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Sunday, July 14, 2013


by Victor D. Infante

                                          For Geraldo Rivera

When I was 17
I bought a leather jacket
at a thrift store, affixed
a pair of handcuffs
to the shoulder,
and adorned the lapel
with pins from punk bands:
The Specials, The Clash,
Stiff Little Fingers.

I bought a tattered black trenchcoat
for $5 on a school trip to New York,
got home and paid a Russian woman
15 bucks to repair the tears. Didn’t mind
when the seams unraveled. Wore jeans
which were more hole than fabric.
Scribbled them with anarchy symbols,
clipped bits with safety pins.

My hair was neglect –
neither short nor long,
sometimes spiked,
briefly blue, except
that its natural darkness
resisted tinting. The dye
faded quickly. My hair
remained midnight.

When I was 17,
I couldn’t surf
but loved the ocean.
My skin was golden brown.

Strangers assumed
I was Mexican. Once
a cop half-jokingly
asked me for an ID
when I sold him Doritos
at the 7-11 where I worked.
I had a driver’s license, although
I didn’t drive. I had a history
of walking because I didn’t
own a car. I had a history
of violence, although I’m sure
the cop couldn’t tell that from
my identification, just shrugged
and returned it, and I never
spoke of it again, until now.

When I was 17, I had a problem
with authority. Had a mouth on me
but I wasn’t stupid.
Didn’t bait cops. In fact,
had sworn off fighting entirely.
Each punch seemed to wear
the seams of whatever it was
that held me together.
I was fraying like worn jeans
and a cheap trenchcoat.
I held myself  together
with pins.

When I bumped the crazy boy
while running to class, I took
his hits and kicks, until a teacher
pulled him off me; She had seen
the attack, and saw I didn’t fight,
so I didn’t get in trouble. The lesson:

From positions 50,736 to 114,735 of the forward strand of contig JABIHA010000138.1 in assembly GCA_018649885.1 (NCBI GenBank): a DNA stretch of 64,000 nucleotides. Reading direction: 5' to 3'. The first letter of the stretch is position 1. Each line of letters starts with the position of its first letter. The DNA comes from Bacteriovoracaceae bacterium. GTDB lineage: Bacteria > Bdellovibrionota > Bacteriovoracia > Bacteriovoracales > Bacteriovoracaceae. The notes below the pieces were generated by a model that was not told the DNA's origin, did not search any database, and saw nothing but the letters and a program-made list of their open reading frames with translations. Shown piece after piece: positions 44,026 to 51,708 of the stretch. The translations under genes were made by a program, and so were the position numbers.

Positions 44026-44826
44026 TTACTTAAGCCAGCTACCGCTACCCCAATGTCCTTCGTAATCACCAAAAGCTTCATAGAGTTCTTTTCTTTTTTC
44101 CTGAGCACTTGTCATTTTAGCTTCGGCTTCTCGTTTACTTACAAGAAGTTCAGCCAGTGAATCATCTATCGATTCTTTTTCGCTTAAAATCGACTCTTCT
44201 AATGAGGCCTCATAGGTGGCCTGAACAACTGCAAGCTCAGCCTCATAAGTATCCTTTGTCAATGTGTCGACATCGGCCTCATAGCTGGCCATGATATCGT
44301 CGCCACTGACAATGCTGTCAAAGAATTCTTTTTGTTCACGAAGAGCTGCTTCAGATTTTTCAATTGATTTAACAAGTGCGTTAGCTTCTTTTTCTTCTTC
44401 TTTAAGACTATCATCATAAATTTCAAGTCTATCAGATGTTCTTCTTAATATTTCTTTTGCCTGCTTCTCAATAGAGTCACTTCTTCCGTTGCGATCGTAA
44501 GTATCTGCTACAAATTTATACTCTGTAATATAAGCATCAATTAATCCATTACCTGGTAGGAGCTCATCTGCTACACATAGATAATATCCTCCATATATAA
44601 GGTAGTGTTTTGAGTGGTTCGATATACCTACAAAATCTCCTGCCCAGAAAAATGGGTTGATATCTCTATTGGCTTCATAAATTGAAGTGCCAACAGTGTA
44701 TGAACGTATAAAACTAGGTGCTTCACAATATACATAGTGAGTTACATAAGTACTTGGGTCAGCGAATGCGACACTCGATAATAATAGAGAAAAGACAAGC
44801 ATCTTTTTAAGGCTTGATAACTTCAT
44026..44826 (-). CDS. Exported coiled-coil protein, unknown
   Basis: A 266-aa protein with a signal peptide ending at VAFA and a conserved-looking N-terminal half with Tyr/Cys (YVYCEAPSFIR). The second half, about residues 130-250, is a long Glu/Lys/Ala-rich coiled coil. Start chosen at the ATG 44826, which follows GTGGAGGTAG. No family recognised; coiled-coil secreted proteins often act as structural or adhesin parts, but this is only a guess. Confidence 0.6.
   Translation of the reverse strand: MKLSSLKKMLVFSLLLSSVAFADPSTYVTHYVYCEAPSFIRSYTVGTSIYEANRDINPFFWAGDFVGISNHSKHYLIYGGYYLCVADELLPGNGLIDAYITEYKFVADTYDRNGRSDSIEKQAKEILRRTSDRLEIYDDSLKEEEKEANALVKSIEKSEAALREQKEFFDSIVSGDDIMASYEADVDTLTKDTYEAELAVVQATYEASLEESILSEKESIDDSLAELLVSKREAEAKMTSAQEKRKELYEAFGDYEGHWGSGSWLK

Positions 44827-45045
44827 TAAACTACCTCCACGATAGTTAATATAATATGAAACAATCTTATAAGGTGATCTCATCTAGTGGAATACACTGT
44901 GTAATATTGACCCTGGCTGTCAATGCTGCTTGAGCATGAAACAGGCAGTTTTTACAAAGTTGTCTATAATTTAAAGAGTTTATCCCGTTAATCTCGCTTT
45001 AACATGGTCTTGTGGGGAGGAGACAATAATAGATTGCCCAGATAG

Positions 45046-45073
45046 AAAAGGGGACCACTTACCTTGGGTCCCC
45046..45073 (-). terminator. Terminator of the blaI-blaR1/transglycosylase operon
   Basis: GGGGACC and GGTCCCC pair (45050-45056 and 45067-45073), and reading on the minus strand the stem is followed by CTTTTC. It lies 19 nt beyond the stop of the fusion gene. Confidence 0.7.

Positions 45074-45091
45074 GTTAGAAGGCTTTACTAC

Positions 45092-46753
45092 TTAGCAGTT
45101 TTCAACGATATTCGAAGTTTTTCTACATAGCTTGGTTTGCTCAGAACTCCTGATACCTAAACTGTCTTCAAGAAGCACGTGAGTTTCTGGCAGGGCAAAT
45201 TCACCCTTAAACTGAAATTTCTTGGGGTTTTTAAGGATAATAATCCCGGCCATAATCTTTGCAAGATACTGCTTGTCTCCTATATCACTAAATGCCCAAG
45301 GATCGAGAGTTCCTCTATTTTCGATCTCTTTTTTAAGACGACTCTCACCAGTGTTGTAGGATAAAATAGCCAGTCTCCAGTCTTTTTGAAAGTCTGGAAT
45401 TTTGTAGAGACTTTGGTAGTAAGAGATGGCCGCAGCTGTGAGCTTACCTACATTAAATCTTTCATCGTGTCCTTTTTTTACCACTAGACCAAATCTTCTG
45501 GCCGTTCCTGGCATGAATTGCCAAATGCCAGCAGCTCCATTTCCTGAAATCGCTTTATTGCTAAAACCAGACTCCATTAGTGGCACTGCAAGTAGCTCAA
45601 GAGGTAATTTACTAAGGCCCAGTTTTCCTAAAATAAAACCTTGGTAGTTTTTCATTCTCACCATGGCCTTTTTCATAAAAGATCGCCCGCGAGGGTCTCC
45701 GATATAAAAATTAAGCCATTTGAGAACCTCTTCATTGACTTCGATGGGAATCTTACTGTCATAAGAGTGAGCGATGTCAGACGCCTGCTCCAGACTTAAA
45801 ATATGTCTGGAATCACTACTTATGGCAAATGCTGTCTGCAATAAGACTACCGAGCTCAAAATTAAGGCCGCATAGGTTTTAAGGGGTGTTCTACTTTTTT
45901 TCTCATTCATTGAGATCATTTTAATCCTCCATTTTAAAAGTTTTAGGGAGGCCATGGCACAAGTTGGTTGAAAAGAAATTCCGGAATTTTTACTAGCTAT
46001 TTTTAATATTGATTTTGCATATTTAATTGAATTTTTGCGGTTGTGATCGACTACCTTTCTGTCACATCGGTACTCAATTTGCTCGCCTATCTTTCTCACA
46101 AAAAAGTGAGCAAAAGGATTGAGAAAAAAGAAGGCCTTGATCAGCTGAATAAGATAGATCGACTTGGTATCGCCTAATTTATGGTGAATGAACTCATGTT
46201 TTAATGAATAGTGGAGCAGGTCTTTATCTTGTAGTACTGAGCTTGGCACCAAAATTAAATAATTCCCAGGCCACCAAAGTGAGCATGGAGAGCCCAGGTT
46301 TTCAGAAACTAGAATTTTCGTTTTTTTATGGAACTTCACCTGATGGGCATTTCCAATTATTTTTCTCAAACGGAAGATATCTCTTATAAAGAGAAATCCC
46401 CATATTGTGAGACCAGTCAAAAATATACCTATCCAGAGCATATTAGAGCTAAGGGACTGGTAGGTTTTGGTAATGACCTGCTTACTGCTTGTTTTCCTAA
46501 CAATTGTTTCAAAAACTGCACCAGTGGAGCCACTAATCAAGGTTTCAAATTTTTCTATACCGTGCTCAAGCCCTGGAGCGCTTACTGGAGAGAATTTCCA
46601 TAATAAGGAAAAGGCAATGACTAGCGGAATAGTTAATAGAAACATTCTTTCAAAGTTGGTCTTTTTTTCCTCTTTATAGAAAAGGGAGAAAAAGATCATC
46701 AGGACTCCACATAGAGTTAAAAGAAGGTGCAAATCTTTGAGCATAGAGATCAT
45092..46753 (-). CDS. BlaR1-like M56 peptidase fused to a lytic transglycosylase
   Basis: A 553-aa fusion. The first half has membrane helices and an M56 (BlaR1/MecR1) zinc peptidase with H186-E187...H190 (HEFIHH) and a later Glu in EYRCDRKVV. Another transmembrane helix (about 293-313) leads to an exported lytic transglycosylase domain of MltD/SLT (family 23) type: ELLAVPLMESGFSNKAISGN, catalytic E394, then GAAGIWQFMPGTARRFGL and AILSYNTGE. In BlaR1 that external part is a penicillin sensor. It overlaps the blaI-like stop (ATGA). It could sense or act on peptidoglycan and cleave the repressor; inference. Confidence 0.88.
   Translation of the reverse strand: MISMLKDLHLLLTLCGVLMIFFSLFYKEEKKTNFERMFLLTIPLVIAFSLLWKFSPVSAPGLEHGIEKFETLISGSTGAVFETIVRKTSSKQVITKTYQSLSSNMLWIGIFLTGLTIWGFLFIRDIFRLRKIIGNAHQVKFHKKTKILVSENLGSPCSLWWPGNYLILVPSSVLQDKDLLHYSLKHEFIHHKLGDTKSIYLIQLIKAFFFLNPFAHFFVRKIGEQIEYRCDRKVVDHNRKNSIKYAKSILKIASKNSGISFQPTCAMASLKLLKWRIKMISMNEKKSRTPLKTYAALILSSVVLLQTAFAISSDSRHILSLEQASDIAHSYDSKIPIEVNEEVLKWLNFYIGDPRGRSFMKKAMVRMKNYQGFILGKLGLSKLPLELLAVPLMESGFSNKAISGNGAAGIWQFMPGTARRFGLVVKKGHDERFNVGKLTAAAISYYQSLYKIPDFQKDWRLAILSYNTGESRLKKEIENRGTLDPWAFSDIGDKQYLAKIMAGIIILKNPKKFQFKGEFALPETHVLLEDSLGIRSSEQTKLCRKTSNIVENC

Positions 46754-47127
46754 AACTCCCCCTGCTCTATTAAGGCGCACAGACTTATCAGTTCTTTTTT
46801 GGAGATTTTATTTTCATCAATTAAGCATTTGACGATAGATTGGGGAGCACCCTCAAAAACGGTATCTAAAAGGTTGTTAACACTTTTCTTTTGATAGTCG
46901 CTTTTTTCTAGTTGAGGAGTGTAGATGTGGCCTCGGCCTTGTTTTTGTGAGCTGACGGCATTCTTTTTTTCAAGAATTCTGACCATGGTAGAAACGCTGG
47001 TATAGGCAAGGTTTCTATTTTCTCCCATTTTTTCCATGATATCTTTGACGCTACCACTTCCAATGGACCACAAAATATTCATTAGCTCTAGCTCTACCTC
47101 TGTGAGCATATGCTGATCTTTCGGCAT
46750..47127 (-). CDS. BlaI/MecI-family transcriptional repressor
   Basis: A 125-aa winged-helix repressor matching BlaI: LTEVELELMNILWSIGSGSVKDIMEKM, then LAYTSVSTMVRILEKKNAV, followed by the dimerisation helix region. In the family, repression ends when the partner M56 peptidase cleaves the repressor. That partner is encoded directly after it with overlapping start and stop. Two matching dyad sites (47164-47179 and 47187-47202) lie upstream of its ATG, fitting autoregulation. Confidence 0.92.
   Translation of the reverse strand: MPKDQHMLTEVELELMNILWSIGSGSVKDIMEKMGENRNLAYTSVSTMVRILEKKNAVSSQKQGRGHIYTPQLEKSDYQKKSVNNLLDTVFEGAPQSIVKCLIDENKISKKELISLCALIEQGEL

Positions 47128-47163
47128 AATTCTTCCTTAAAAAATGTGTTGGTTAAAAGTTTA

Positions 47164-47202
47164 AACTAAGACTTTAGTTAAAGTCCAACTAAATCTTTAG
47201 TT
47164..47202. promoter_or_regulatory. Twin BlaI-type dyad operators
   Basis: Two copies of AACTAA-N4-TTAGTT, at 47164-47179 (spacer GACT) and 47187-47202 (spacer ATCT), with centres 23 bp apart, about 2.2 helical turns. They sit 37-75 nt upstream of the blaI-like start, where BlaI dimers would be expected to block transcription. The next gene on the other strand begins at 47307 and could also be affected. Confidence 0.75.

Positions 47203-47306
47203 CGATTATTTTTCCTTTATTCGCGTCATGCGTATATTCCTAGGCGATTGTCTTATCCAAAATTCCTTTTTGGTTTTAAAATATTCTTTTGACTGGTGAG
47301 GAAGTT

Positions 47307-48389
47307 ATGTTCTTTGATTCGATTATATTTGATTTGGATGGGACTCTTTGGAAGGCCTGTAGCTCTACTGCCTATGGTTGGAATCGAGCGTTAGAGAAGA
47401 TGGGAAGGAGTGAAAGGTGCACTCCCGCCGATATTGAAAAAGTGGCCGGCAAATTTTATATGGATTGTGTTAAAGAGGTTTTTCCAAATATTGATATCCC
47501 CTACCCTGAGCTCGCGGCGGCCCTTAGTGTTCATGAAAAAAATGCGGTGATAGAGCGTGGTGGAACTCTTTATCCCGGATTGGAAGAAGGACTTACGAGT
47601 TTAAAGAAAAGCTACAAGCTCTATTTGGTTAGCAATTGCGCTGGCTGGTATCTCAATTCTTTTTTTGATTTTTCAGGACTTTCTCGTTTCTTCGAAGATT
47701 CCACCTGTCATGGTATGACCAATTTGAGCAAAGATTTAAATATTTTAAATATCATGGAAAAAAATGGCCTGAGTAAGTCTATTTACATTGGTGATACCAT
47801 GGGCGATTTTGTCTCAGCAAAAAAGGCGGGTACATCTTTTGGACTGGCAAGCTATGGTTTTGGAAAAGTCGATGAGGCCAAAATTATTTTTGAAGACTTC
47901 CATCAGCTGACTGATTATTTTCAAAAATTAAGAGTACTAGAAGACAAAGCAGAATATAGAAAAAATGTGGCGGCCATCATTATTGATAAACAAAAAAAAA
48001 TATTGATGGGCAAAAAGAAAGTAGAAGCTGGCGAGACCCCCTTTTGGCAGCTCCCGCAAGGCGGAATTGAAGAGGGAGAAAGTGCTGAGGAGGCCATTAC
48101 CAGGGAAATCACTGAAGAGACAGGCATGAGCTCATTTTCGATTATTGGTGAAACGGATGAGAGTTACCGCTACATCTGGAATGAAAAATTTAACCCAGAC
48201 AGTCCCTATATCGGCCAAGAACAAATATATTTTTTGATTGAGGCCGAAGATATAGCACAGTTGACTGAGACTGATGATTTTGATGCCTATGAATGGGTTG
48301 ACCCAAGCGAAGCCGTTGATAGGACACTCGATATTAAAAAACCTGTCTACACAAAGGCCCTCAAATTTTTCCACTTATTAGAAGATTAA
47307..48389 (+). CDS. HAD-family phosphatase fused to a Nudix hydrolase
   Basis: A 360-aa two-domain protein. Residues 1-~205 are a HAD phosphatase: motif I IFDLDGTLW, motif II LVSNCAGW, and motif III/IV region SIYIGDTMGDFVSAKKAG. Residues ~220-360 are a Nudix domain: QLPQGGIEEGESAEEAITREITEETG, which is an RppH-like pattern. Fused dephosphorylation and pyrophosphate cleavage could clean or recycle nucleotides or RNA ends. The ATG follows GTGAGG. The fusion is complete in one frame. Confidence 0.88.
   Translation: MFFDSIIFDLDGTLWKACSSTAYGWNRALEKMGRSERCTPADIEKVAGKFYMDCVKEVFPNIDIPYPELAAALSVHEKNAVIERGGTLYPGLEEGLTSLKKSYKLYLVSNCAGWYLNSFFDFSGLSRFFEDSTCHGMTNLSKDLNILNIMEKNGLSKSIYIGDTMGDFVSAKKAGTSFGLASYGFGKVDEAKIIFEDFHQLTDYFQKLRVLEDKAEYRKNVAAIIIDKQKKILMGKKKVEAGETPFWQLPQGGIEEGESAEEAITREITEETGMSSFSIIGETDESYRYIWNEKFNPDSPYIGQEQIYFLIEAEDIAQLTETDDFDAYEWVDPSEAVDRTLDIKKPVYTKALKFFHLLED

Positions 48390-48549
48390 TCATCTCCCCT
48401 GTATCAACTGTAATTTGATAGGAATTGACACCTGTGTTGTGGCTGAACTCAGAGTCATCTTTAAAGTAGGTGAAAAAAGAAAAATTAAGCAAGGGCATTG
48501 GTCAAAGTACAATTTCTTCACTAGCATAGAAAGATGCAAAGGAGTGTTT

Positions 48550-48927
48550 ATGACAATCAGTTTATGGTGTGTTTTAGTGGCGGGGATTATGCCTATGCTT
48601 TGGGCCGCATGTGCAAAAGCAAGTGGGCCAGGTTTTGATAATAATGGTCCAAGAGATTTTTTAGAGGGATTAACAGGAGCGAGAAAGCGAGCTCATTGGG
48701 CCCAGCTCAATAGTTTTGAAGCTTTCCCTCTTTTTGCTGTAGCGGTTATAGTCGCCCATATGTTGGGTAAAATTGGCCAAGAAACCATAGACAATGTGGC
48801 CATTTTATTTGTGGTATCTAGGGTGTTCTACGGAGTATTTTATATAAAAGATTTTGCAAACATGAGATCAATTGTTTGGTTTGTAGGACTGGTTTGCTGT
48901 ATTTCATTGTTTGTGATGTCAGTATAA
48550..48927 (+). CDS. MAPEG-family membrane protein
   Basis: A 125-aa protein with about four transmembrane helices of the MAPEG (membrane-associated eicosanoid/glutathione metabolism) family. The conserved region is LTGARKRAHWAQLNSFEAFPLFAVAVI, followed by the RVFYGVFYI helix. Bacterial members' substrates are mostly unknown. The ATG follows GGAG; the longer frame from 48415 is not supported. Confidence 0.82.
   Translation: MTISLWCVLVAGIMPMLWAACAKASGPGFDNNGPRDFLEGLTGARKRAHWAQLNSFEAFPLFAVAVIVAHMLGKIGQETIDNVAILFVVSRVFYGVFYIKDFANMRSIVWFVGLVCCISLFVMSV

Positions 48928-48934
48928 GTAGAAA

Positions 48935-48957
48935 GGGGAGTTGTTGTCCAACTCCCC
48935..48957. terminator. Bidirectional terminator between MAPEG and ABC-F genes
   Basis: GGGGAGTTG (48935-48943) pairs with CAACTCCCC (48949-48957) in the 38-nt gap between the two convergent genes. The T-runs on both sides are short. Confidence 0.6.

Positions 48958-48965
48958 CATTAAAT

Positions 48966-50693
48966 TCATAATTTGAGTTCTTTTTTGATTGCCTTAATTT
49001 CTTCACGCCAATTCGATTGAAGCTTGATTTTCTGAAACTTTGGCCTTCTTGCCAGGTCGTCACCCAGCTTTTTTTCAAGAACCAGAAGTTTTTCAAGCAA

Don’t fight. Don’t run.

When a jock took some childhood trauma
out on me by the lockers, I ate each fist until,
bored, he wandered away.
The urge to reply pulsed in my fists.
My legs ached with the urge to run.
I counted the cost
of what I was trying to prove.

I’m a long way from 17, now.
Haven’t faced a fight in years. Don’t
know what I’d do if I did. I’m paunchy,
my skin has paled from indoor living. Still
wear leather and trenchoats, wear
my hair long, but cops don’t look at me
funny anymore. Too old, too white.

I read the news about the boy in Florida
with pockets full of Skittles and iced tea;
who wore a hoodie walking home in the rain;
how the TV bobble-head says the hoodie
is as responsible as the gun,
as if damaged children never jump
those they perceive as weaker.

I wonder what, at 17, I would have done
if I’d faced what that boy did,
what words would have burbled
from that teenage cauldron
of combustion and leather.

I’m afraid I know the answer.
I would not fight. I would not run.

“Go ahead, coward — shoot me.
What the fuck are you afraid of?”

Victor D. Infante is the editor in chief of Radius: Poetry From the Center to the Edge , and the author of City of Insomnia, from Write Bloody Publishing.